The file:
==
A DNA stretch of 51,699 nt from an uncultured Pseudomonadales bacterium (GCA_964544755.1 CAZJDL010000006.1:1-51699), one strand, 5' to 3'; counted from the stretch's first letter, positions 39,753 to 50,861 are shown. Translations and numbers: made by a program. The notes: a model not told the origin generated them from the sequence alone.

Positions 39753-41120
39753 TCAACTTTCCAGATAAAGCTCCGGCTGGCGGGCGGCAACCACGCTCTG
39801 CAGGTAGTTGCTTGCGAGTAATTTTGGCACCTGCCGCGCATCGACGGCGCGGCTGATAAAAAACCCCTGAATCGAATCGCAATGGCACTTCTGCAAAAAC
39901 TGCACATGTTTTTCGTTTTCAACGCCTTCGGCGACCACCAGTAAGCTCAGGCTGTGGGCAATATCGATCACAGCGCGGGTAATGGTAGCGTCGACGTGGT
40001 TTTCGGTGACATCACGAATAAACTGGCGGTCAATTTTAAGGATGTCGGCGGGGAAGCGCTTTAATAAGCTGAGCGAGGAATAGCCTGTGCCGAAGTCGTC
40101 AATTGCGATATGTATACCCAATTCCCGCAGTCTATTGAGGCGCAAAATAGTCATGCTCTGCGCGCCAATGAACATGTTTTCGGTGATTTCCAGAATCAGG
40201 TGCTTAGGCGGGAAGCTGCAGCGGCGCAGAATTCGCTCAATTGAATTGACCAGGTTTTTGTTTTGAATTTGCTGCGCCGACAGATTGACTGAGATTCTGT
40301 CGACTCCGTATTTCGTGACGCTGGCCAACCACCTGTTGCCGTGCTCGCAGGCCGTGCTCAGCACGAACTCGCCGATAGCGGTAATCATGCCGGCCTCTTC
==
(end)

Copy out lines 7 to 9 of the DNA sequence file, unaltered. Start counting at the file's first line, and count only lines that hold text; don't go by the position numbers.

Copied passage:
40101 AATTGCGATATGTATACCCAATTCCCGCAGTCTATTGAGGCGCAAAATAGTCATGCTCTGCGCGCCAATGAACATGTTTTCGGTGATTTCCAGAATCAGG
40201 TGCTTAGGCGGGAAGCTGCAGCGGCGCAGAATTCGCTCAATTGAATTGACCAGGTTTTTGTTTTGAATTTGCTGCGCCGACAGATTGACTGAGATTCTGT
40301 CGACTCCGTATTTCGTGACGCTGGCCAACCACCTGTTGCCGTGCTCGCAGGCCGTGCTCAGCACGAACTCGCCGATAGCGGTAATCATGCCGGCCTCTTC